An increasing number of studies have described alterations of epigenetic mechanisms in inflammatory rheumatic diseases, highlighting the importance of epigenetic changes in the development of these diseases.
In November 2012 Arthritis Research & Therapy launched a thematic review series titled ‘Epigenetics and rheumatic diseases’ with the aim of describing the most recent advances in this field. The articles, written by experts from across the globe, discuss the molecular and cellular mechanisms underlining epigenetic-mediated autoimmunity and inflammation as well as the implications for the development of therapies targeted toward epigenetic modulation for these autoimmune disorders. The Series Editor is Nan Shen, Professor of Medicine and Director of Shanghai Institute of Rheumatology, Ren Ji Hospital Shanghai Jiao Tong University, Shanghai, China. Research in Professor Shen’s laboratory focuses on the molecular dissection of disease pathways in systemic autoimmune diseases and the development of novel biomarkers and therapeutic targets in the management of systemic lupus erythematosus (SLE).
The contributions thus far have ranged from a review of the epigenetic alterations in the development of rheumatoid arthritis (by Steffen Gay and colleagues) to a discussion of the role of microRNAs (miRNAs) in the development of systemic autoimmunity (by Ruozhen Hu and Ryan M O’Connell). The most recently published review includes the Series Editor amongst its authors and focuses on the miRNA-mediated regulation of innate immune response in rheumatic diseases. Following an overview of the latest developments in the understanding of miRNA biology, the authors go on to discuss the role of these molecules in regulating the innate immune response and subsequently the dysregulation of this response in rheumatic diseases. Several miRNAs known to be involved in mediating the innate immune response, including miR-146a, miR-155 and miR-23b, have been found to be over- or under-expressed in patients with diseases such as SLE, rheumatoid arthritis (RA), scleroderma etc. Interestingly miR-146a is under-expressed in individuals with SLE, but the levels of this miRNA are elevated in RA, Sjögren’s syndrome and myositis cases. Read the full article for more information on this fascinating topic .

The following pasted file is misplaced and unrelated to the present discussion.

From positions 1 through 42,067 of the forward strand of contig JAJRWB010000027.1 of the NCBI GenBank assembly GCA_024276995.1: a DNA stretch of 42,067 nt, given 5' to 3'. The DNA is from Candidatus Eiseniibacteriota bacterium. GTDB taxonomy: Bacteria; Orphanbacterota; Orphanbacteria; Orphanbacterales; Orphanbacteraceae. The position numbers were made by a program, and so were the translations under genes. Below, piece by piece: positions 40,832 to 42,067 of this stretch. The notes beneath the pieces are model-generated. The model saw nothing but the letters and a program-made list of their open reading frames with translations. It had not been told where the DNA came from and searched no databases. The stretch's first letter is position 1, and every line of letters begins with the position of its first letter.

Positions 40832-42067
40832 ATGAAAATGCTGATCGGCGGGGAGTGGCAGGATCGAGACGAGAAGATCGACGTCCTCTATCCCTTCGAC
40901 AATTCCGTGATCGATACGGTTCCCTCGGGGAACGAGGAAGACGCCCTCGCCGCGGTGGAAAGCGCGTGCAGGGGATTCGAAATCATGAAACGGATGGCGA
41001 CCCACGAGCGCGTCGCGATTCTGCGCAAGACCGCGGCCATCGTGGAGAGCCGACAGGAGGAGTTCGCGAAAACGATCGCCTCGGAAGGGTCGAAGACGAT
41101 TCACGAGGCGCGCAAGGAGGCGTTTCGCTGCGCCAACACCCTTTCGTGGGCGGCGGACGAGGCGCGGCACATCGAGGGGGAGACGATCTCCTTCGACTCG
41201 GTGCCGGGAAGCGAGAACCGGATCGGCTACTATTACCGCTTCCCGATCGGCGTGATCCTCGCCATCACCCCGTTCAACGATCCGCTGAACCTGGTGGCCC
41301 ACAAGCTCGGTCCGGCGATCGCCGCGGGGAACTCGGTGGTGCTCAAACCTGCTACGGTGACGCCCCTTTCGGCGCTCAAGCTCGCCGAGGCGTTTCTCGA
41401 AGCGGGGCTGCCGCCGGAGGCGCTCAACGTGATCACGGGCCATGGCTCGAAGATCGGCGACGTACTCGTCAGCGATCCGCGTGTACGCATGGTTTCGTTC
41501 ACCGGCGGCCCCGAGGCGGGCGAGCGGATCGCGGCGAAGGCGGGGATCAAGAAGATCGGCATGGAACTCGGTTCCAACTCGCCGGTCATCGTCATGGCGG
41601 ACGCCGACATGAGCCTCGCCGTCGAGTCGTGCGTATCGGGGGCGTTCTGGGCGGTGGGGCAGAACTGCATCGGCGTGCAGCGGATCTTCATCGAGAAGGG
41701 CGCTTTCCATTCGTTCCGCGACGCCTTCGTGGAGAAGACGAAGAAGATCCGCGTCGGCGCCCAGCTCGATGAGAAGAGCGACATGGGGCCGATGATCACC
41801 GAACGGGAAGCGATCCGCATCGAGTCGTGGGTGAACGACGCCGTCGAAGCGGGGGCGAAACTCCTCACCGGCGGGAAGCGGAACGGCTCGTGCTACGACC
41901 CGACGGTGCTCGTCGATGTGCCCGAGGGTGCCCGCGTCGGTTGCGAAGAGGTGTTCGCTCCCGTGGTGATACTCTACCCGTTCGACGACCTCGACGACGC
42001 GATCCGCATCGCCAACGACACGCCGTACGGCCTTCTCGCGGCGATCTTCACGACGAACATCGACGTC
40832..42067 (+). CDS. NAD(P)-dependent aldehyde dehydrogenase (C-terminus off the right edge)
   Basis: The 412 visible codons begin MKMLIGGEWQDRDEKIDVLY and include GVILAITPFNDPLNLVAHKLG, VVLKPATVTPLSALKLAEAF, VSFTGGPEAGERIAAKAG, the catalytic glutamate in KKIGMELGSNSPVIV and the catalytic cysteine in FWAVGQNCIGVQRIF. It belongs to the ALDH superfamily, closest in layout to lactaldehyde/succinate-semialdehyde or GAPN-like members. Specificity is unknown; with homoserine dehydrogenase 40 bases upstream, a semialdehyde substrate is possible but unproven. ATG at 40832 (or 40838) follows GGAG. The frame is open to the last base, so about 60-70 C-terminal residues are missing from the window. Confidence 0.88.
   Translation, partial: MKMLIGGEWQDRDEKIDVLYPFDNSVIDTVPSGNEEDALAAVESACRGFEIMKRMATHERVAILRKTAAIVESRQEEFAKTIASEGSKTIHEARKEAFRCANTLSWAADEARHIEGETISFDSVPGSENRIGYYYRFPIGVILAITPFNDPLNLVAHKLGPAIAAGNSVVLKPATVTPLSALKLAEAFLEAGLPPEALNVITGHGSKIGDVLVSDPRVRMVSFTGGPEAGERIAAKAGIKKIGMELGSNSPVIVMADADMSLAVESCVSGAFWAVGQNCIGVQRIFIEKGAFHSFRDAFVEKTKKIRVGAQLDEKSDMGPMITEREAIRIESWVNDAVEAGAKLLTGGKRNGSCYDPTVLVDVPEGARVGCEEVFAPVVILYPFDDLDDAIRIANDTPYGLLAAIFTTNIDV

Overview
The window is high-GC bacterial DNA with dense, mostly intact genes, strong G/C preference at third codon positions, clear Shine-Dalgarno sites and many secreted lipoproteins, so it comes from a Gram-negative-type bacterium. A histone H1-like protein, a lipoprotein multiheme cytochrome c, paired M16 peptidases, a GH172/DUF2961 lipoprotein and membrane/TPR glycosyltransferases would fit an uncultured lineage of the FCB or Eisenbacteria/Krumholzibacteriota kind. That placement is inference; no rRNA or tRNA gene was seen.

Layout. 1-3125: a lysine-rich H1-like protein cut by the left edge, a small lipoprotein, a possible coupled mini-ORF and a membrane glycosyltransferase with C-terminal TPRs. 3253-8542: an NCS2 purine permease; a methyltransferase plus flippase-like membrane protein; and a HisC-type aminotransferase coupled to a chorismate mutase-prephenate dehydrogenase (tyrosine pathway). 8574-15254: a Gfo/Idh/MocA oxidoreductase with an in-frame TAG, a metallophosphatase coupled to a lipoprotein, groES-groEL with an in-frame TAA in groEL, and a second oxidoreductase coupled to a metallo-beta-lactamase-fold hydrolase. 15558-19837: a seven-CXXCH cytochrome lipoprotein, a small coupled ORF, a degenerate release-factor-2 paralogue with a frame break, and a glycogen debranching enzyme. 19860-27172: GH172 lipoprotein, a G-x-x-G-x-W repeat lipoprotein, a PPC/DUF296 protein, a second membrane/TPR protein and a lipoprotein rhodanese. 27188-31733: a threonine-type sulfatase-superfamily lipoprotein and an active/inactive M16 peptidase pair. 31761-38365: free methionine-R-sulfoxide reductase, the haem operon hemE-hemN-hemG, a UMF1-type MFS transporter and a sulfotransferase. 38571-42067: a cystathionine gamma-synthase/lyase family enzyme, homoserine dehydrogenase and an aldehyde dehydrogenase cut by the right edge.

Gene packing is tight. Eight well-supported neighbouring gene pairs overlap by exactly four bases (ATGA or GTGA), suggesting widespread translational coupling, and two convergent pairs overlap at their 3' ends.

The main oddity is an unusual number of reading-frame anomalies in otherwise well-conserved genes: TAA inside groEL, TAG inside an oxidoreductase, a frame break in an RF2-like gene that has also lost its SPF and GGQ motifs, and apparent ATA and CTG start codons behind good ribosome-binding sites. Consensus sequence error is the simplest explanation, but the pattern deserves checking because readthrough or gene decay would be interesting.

Another recent review by Steven G Gray, a researcher at Trinity College Dublin, explores the use of epigenetic targeting agents as potential new treatment options for rheumatic diseases, especially those with an autoimmune component. Promising results have emerged from studies involving the use of histone deacetylase inhibitors trichostatin A and suberonylanilide hydroxamic acid (vorinostat). Additionally the histone H3K4me3 was recently implicated in SLE pathogenesis, suggesting that an H3K4me3/me2-lysine demethylase and a novel inhibitor, 2,4-pyridine-dicarboxylic acid, could have potential in the treatment of SLE. The author also discussed the use of nutrition based interventions since most rheumatic diseases are chronic conditions that require long-term treatment. A number of naturally occurring compounds, such as curcumin (a natural polyphenol occurring in turmeric), have been shown to inhibit various components of the epigenetic pathways. This review, and others, can be accessed via the thematic series website.